Moffat County reading, writing skills improve |

Moffat County reading, writing skills improve

Lee Harstad

Colorado Gov. Bill Owens believes there is a major crisis in public education because half of the students in public schools cannot read and write at their grade level.

Owens made this statement after seeing results of the 1999 Colorado Student Assessment Program (CSAP) which tested fourth- and seventh-graders across Colorado.

“I do not want to mince words. We are facing a crisis in public education in Colorado. We are losing a generation of children to illiteracy. Because I believe the crisis in public education is so urgent I will devote my full energies during the next legislative session to fixing and improving our public schools,” Owens said.

Moffat County School District Director of Staff and Curriculum Development Janet Bohart believes there is a reason for concern, but it is not a crisis.

“I am not sure I agree with that because you can’t determine a crisis from only one test,” Bohart said. She said students taking the TerraNova test, a test similar to that of the CSAP, did well and the two tests need to balance out.

Owens believes in the crisis because of the hard facts. Nearly 20,820 fourth-graders in Colorado, 39 percent of fourth-graders, cannot read at the grade level. In terms of writing, 60 percent of fourth-graders cannot write at a proficient level.

Seventh-graders’ CSAP results show nearly 21,628 students, 40 percent of seventh-graders in the state, cannot read at grade level. Seventh-grade writing results show 51 percent cannot write proficiently.

But not all is bad as fourth-grade test results have improved in the last three years.

In the Moffat County School District (MCSD), since the test began in 1997 for fourth-graders, the writing portion has seen a positive decrease in the number of unsatisfactory notations. In 1997, 22 percent of MCSD fourth-graders received unsatisfactory grades and in 1999, the percent fell to 17 percent. The Colorado average for unsatisfactory grades in each district in 1999 is 16 percent.

The number of fourth-graders receiving advanced proficiency grades rose from 23 percent in 1997 to 24 percent in 1999. The advanced proficiency grade is the percentage of students receiving either proficiency or advanced scores. The Colorado Department of Education deems any student in this range as satisfactory. The Colorado average in this category was 31 percent in 1997 and 34 percent in 1999.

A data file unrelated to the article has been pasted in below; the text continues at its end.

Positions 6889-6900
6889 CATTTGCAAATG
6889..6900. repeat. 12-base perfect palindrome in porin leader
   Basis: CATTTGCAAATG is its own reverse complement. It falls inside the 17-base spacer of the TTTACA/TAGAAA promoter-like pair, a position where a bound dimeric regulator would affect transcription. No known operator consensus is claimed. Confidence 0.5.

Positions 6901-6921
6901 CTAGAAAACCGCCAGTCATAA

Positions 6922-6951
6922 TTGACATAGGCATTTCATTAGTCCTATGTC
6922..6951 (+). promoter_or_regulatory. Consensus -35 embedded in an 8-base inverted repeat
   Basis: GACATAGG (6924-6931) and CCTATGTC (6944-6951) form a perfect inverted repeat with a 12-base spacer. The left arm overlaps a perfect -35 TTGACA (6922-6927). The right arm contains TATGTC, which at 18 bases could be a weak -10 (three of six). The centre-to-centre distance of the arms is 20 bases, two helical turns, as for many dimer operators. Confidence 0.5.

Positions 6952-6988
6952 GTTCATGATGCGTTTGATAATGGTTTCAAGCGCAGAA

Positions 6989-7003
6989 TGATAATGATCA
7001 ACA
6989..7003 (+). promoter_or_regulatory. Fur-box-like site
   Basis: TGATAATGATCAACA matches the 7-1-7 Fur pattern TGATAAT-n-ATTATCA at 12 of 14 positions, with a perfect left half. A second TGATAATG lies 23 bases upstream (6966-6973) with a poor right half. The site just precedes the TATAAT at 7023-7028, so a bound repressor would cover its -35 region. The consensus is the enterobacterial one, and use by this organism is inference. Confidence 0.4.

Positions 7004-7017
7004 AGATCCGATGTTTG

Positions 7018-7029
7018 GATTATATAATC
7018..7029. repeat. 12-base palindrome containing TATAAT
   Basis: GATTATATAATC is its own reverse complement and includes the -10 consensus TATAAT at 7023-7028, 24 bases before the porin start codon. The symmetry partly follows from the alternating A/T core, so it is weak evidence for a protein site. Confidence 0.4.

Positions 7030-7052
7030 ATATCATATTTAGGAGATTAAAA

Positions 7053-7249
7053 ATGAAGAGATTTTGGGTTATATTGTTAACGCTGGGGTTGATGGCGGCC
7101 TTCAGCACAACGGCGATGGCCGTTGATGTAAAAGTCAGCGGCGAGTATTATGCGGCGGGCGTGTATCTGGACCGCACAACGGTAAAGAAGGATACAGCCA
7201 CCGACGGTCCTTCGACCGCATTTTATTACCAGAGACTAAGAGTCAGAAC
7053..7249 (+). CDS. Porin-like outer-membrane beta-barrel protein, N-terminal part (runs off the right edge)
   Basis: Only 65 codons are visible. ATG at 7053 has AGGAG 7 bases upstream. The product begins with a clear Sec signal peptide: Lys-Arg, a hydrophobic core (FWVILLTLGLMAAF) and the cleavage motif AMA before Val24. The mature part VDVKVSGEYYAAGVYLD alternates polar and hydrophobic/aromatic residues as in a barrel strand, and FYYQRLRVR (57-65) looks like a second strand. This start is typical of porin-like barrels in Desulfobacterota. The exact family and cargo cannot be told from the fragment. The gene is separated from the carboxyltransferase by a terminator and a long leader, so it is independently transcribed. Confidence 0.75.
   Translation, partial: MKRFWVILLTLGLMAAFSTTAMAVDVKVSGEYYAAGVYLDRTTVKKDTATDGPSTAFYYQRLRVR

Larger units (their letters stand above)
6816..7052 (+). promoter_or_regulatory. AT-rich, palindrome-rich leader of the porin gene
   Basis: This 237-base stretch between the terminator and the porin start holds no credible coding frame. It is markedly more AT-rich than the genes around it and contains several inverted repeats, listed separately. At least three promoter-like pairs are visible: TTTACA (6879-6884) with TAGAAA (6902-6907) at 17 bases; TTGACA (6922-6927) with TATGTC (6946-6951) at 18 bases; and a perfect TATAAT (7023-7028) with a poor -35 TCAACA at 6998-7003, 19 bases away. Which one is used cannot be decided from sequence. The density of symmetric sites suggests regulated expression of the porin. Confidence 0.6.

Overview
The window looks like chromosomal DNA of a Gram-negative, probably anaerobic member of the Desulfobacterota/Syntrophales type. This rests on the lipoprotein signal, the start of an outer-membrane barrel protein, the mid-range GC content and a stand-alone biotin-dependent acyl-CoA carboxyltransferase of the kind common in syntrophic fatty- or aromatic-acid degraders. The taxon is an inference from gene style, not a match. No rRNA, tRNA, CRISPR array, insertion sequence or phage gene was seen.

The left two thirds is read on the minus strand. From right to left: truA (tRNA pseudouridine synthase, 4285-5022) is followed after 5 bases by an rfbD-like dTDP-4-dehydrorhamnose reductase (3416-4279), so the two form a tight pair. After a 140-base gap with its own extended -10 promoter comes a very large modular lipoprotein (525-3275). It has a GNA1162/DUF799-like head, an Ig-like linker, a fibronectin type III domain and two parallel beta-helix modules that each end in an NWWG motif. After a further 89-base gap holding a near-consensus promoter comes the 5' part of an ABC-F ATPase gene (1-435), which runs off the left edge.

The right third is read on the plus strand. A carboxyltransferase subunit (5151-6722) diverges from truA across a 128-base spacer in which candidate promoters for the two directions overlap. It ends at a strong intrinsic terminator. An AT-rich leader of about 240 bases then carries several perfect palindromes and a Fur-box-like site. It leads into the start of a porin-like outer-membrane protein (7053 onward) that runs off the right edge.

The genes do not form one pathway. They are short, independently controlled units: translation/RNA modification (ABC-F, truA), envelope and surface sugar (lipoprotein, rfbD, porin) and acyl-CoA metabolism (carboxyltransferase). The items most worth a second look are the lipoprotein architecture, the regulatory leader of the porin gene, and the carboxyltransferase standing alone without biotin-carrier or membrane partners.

Fourth-grade reading also improved since the CSAP began. In 1997, MCSD saw 9 percent of fourth-graders reading at an unsatisfactory level. In 1999, the number has decreased to 7 percent. Statewide, 1997 showed 11 percent of fourth-graders receiving unsatisfactory marks while in 1999, the number is 10 percent.

Currently, fourth-grade reading levels are the highest of all categories and the only section in which the MCSD leads the way. In 1999, MCSD had 63 percent of fourth-graders reading at an advanced proficiency level. The Colorado average is 59 percent. These numbers in MCSD are up from 62 percent in 1997 and in Colorado, 57 percent.

In the first year seventh-graders took the CSAP, MCSD scored below statewide averages. Reading results show 16 percent of the MCSD seventh-grade reading at an unsatisfactory level. Statewide, 13 percent read unsatisfactorily. Forty-nine percent in MCSD scored a mark of advanced proficiency and 56 percent of those in Colorado scored the same.

Seventh-grade writing shows a significant portion of students writing at a non-proficient level. While only 3 percent of those in MCSD scored unsatisfactory, 67 percent scored at only partial proficiency. This is compared throughout Colorado at 2 percent and 49 percent respectively. MCSD had an advanced proficiency level in writing of 28 percent compared to a statewide score of 41 percent.

These results are from the CSAP test taken the first three weeks of March. The test is a three-day event lasting 55 minutes each day.

The CSAP, like the TerraNova test (second-, third-, sixth- and ninth-grade students take the TerraNova), contains no multiple choice questions. It is in essay format which is different from previous assessment tests. Past tests have only required students to fill in ovals. With the CSAP and TerraNova, essay questions require students to gain full knowledge of questions before answering. Reading sections also require students to answer in paragraph format.

Due to the new format, teachers are attempting to make lesson plans tie in closer to the CSAP.

“We are taking steps to correct and improve,” Bohart said. “Teachers are working hard to make program changes.”

Because of how young the test is, fourth-graders have been taking the test for three years while this is the first year seventh-graders have taken the CSAP. The Colorado Department of Education estimates it will take three years for students to become accustomed to the change in testing. After the three years, test scores should be averaged and that average should be the baseline for future years.

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